12© 2010 Bennett, McRobb and Farmer Class Diagram: Associations Associations represent: The possibility of a logical relationship or connection between objects of one class and objects of another –“Grace Chia is the staff contact for FoodCo” –An employee object is linked to a client object If two objects are linked, their classes are said to have an association
13© 2010 Bennett, McRobb and Farmer Class Diagram: Links FoodCo:Client Yellow Partridge:Client Soong Motor Co:Client Grace Chia:StaffMember Carlos Moncada:StaffMember A link is a logical connection between two objects
14© 2010 Bennett, McRobb and Farmer Class Diagram: Associations StaffMember staffName staffNo staffStartDate Client companyAddress company companyFax companyName companyTelephone liaises with staffContact Association role Association Association name Direction in which name should be read
15© 2010 Bennett, McRobb and Farmer Class Diagram: Multiplicity Associations have multiplicity: the range of permitted cardinalities of an association Represent enterprise (or business) rules These always come in pairs: –Associations must be read separately from both ends –Each bank customer may have 1 or more accounts –Every account is for 1, and only 1, customer
16© 2010 Bennett, McRobb and Farmer Class Diagram: Multiplicity StaffMember staffName staffNo staffStartDate Client companyAddress company companyFax companyName companyTelephone 1 0..* liaises with Multiplicities Exactly one staff member liaises with each client A staff member may liaise with zero, one or more clients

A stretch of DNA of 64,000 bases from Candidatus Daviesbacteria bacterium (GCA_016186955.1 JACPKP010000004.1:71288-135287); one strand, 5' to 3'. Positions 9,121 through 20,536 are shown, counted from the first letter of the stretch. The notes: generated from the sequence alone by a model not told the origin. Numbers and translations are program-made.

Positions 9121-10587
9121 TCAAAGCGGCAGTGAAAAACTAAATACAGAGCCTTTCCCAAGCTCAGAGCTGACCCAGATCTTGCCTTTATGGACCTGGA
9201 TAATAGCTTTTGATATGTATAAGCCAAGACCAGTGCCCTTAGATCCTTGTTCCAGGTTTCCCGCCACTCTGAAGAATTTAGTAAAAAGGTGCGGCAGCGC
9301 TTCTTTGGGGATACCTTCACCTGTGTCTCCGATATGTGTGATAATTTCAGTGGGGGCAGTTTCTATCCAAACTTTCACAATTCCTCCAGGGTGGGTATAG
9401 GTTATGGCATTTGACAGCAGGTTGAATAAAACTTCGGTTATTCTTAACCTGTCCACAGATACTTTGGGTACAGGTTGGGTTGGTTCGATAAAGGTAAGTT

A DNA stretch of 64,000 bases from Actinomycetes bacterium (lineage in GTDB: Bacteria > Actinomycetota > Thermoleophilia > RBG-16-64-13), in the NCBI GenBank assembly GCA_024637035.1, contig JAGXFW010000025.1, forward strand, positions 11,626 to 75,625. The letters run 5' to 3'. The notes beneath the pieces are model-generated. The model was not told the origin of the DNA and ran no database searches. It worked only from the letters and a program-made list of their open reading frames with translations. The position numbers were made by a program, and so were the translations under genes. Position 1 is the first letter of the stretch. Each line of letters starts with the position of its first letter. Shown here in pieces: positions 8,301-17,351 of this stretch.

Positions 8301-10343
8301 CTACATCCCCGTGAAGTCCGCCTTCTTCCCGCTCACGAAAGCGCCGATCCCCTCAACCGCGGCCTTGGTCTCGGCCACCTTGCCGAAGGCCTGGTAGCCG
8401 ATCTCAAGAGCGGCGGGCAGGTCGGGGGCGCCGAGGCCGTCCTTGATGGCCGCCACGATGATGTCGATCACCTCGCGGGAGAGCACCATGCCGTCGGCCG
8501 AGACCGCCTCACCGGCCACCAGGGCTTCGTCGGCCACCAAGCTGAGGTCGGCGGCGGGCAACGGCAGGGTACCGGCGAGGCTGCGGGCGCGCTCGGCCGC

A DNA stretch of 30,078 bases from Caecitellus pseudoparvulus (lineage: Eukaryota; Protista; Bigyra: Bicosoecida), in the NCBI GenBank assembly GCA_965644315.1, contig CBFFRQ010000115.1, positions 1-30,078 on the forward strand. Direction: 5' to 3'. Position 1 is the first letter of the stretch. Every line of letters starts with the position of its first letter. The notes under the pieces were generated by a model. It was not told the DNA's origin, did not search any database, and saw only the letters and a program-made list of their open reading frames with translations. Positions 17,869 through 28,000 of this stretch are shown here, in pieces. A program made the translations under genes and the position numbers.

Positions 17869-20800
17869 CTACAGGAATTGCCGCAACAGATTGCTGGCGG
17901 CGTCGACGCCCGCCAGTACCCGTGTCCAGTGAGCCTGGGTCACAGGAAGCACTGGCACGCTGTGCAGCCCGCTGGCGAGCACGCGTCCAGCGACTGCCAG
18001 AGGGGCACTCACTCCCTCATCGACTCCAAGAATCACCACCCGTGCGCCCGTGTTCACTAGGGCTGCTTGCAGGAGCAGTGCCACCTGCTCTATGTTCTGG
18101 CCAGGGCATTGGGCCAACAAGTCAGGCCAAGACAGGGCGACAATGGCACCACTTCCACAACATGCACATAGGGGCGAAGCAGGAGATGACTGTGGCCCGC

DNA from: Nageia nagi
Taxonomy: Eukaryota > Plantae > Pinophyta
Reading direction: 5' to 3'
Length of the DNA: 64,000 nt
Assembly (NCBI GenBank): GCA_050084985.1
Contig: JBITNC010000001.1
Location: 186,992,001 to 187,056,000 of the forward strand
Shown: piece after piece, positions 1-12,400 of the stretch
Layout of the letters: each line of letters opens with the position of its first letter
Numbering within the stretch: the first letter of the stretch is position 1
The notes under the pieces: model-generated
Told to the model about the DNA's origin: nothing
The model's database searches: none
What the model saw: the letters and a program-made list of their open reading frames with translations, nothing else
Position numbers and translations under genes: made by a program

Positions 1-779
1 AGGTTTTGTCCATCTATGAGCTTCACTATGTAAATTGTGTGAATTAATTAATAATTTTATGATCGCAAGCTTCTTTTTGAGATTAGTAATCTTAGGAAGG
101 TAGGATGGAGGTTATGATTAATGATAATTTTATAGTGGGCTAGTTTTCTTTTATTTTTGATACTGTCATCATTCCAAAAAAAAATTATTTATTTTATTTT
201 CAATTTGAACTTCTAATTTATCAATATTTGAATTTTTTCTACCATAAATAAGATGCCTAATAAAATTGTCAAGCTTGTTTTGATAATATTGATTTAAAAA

17© 2010 Bennett, McRobb and Farmer Class Diagram: Operations Operations are: An essential part of the description of a class The common behaviour shared by all objects of the class Services that objects of a class can provide to other objects
18© 2010 Bennett, McRobb and Farmer Class Diagram: Operations Operations describe what instances of a class can do: –Set or reveal attribute values –Perform calculations –Send messages to other objects –Create or destroy links Campaign actualCost campaignFinishDate campaignStartDate completionDate datePaid estimatedCost title checkCampaignBudget ( ) getCampaignContribution ( ) recordPayment ( ) setCompleted ( )
19© 2010 Bennett, McRobb and Farmer Object State An object’s state is related to its attributes, its links and its operations Current state is an encapsulation of the value of attributes and links State constrains behaviour - it determines whether or not an operation can fire Executing an operation often causes a change of state
20© 2010 Bennett, McRobb and Farmer Object State In the ATM example on the following slide, an account object responds differently according to the current value of: –dayTotal (amount withdrawn so far today) –dailyLimit (total that can be withdrawn) Together, these define the object’s state: Active or Barred The current state determines whether a withdraw operation can be successful
21© 2010 Bennett, McRobb and Farmer
22© 2010 Bennett, McRobb and Farmer Summary In this lecture you have learned: Why we analyse requirements Concepts represented in class diagrams Notation for class diagrams: –Classes and objects –Attributes and operations –Links and associations How these relate to object state